Liam Plunkett last played for England in 2011 and has not enjoyed a run in the side since 2007. Yet there will be some disappointment if his name is not among those announced this morning for the one-day series against Sri Lanka.
England have not made a habit in recent years of bringing back individuals previously discarded – although it could be argued that the re-engagement of Peter Moores as coach bucks that trend – so the clamour of support for the former Durham fast bowler may fall on deaf ears.
However, he keeps grabbing headlines, with ball and even bat, as he did here with an audacious 86 off just 75 deliveries against a flagging Warwickshire attack, who leaked runs so uncontrollably to the Yorkshire tail that a scorecard that once read 181 for 6 was transformed to 444 all out.
Then came a very hostile spell with the ball which had even a batsman as accomplished as Ian Bell fighting hard for survival, setting the tone for Yorkshire’s bowlers to dominate the remainder of the day as Warwickshire struggled to 136 for 6 at the close, with Bell unbeaten on 58 but otherwise in disarray, still 167 short of the follow-on mark.
Yorkshire see Plunkett as their Mitchell Johnson; indeed their captain, Andrew Gale, has been studying the way Michael Clarke, the Australia captain, uses Johnson, not only as a wicket-taker but to create pressure and uncertainty.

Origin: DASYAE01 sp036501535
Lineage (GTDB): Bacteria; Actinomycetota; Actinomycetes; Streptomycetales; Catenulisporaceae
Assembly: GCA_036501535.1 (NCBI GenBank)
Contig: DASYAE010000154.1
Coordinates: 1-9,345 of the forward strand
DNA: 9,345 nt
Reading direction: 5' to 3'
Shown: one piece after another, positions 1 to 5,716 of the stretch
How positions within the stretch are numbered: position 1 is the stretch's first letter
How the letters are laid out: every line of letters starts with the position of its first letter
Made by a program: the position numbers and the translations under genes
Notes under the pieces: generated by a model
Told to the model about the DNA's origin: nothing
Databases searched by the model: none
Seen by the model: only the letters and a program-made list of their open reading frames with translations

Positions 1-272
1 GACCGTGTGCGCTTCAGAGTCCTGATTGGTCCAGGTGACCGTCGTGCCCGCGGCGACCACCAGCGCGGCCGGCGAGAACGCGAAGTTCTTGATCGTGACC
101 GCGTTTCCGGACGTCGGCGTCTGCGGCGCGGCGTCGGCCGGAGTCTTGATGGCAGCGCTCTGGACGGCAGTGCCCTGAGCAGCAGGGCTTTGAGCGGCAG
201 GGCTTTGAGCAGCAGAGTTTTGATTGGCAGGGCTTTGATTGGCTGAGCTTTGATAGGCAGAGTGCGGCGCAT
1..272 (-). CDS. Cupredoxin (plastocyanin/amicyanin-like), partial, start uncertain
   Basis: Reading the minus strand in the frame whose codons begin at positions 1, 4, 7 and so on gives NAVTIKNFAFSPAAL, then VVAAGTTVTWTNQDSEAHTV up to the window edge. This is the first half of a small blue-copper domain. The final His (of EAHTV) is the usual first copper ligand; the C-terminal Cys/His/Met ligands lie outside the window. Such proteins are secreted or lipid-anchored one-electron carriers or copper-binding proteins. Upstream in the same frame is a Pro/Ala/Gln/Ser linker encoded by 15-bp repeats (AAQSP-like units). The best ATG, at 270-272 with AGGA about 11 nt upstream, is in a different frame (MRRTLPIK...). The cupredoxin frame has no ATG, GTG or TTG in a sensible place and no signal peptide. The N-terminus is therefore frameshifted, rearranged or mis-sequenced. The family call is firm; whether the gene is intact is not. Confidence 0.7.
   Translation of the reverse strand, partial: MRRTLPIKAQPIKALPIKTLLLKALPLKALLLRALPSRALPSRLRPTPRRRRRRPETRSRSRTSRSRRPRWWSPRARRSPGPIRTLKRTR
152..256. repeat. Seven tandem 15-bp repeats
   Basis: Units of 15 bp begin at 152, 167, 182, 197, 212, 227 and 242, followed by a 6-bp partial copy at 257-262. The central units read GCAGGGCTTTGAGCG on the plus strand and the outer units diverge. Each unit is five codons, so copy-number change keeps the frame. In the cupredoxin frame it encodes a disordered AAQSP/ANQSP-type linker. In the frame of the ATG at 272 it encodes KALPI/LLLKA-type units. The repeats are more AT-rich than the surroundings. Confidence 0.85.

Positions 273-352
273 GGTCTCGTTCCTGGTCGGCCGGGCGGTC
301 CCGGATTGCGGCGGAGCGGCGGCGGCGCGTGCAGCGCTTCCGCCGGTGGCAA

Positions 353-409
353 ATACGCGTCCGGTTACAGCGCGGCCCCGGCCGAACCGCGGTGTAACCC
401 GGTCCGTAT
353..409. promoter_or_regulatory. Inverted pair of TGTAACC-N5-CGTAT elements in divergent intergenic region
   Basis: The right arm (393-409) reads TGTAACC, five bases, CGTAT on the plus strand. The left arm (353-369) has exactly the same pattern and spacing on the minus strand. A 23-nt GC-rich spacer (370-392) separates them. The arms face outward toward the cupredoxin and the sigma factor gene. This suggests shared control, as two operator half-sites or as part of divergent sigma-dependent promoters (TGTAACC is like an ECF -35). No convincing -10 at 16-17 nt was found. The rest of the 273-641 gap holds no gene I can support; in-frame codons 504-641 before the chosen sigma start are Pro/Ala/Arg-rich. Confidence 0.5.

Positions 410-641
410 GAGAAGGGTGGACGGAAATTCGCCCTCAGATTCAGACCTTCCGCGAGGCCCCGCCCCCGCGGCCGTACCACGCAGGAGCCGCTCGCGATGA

Warwickshire had lost Varun Chopra, who has been out of touch, to the ninth ball of the innings, late into his shot and spectacularly bowled middle and off by Jack Brooks, but it was after Plunkett came on at first change for Tim Bresnan at the Kirkstall Lane End that things began to happen. As Bell battled, Laurie Evans, another in need of runs, was missed in the last over of Brooks’s first spell when he edged between wicketkeeper and first slip but perished in the next over from the Rugby Stand End, bowled by Steve Patterson, to a catch at first slip.
Plunkett took his first breather after six overs, giving way to Brooks, who can also generate a bit of pace and took the fourth Warwickshire wicket with a ball to which Ateeq Javid reacted just a little too slowly.
Plunkett’s prowess with the bat is well known. He has 19 first-class fifties to his name and two hundreds, the latest of which came for England Lions in Sri Lanka in February. In Yorkshire’s eyes, there are not many boxes he does not tick.
He is 29 now so age may be against him. Yet there are fewer fitter fast bowlers on the circuit, thanks to countless hours in the gym. He has always been sharp, bowling in the high 80s and low 90s in terms of miles per hour; but now he can deliver spells of that pace lasting longer.
Bell stands a class above anyone in this Warwickshire line-up and finished the day with another half-century to his name, one he had to graft for this time. But he has lost two more partners in Tim Ambrose and Chris Woakes and the road for his side looks relentlessly uphill from now.